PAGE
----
Industrial real estate made history in the third quarter as e-commerce and other tenants grappled for limited U.S. warehouse space.
The segment logged 159 million square feet of net absorption — the amount of space newly occupied minus the amount vacated. It was the highest quarterly total since 2008, Transwestern said in a report.
The third-quarter gain pushed the net absorption total over the past year to more than 540 million square feet — the first time ever the metric has surpassed 500 million square feet over a 12-month period.
Vacancy fell to 4.7 percent, and in California’s Inland Empire and New Jersey’s Orange County it was just 3 percent. The tight market stems in part from Amazon and other internet retailers’ leasing warehouse space to ship more stuff to more customers faster than ever.
The low vacancy signals the need for “creative property strategies,” said Matthew Dolly, Transwestern’s research director. “The fourth quarter will further test the resiliency of the industrial sector, as ongoing supply chain issues will be exasperated during what is anticipated to be a strong holiday spending season, and could slow new and in-progress industrial projects.”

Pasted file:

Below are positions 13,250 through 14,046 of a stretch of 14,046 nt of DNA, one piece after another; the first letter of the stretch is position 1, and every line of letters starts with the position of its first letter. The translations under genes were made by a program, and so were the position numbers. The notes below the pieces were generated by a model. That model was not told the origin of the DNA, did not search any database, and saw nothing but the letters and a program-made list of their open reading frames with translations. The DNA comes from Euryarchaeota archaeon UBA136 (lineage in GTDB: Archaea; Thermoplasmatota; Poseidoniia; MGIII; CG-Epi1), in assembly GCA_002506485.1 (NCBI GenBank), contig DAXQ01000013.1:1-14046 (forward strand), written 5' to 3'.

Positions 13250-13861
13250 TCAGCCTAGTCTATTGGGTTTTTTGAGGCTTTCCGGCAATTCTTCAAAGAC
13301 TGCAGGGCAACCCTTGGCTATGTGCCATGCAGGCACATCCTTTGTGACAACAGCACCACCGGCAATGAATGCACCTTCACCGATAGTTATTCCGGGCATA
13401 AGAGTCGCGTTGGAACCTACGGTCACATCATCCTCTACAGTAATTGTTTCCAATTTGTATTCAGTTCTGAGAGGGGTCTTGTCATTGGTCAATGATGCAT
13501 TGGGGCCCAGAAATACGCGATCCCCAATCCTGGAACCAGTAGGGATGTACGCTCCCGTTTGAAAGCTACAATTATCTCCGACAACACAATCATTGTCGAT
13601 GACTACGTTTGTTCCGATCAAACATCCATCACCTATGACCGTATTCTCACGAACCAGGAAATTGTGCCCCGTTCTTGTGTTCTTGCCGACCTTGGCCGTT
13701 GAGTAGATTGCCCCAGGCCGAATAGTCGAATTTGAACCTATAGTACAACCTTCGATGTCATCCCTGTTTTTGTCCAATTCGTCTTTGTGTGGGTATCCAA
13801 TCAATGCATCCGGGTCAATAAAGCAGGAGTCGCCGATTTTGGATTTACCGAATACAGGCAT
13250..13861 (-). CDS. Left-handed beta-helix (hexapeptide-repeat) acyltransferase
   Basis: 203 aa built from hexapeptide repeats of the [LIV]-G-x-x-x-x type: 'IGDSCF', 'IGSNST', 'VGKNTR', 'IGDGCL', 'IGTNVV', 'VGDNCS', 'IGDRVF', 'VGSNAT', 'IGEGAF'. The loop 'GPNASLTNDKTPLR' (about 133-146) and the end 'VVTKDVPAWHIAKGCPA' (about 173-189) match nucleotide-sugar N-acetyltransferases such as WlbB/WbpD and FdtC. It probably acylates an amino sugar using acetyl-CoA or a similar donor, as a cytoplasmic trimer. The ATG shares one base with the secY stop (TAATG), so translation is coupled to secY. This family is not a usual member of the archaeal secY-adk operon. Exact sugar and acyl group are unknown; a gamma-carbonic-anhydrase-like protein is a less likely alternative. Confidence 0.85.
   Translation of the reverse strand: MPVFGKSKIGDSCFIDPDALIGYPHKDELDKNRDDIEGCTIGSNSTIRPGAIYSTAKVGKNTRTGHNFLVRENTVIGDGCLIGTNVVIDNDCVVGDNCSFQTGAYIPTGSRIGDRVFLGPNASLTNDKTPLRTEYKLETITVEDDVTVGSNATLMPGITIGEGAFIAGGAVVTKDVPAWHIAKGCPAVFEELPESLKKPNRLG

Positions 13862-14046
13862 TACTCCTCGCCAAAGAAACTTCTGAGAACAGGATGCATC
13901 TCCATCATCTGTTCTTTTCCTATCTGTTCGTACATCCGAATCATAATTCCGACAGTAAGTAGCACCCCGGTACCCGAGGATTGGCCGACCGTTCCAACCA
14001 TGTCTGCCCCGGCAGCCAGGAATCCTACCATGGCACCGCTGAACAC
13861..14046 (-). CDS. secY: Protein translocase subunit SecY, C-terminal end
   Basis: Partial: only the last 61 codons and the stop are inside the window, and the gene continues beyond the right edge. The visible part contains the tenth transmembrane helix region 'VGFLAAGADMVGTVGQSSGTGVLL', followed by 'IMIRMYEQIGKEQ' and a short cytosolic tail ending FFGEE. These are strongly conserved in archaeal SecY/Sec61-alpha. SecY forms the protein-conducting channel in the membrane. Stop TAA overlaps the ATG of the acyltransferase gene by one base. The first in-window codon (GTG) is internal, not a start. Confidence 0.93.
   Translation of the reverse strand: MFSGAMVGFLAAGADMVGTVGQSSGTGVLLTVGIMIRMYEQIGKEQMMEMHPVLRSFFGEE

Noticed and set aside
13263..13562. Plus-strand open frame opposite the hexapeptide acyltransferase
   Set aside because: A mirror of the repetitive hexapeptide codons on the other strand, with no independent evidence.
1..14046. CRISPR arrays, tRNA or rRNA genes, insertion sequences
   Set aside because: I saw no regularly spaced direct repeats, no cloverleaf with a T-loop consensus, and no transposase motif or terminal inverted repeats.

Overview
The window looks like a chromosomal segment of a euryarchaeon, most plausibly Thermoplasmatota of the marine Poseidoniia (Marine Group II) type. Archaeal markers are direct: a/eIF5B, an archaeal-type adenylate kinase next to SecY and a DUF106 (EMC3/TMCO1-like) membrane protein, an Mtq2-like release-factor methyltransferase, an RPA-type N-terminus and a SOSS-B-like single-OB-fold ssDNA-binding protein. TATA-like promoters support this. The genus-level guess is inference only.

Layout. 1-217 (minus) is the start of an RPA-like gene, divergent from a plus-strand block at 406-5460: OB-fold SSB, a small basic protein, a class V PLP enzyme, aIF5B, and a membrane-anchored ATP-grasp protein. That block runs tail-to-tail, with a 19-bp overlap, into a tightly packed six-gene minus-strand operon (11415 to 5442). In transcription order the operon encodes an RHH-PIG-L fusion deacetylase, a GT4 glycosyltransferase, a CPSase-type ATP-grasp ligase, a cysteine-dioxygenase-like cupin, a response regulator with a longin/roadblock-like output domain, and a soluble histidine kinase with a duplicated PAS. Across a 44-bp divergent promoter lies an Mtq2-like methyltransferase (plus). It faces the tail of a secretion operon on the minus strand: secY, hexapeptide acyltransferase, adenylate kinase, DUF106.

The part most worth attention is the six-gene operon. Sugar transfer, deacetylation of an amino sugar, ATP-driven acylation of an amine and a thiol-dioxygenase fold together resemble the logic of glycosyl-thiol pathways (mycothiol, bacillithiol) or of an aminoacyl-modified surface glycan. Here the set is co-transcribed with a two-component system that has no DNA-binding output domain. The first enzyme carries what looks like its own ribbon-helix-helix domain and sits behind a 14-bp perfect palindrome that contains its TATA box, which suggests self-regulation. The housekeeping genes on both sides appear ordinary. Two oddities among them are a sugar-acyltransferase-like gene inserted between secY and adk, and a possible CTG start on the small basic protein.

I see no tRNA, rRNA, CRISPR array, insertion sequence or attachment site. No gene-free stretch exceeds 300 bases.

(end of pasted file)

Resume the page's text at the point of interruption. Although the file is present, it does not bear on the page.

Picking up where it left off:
Industrial asking rents posted a new quarterly high of $7.11 per square foot, up from $6.98 in the second quarter. More than a third of the 44 markets the firm tracks saw double-digit percentage gains year-over-year.
Higher rents have made redevelopment prospects more attractive, even in rapidly growing markets such as Savannah, Austin and Pennsylvania’s Lehigh Valley, the firm said.
Some 637 million square feet of industrial warehouses are under construction across the country — almost double the volume of five years ago.
Investors continue to jockey for dominance in commercial real estate’s hottest segment. This month, a group of investors led by Singaporean sovereign wealth fund GIC purchased 328 U.S. industrial properties for $6.8 billion, one of the largest industrial deals ever.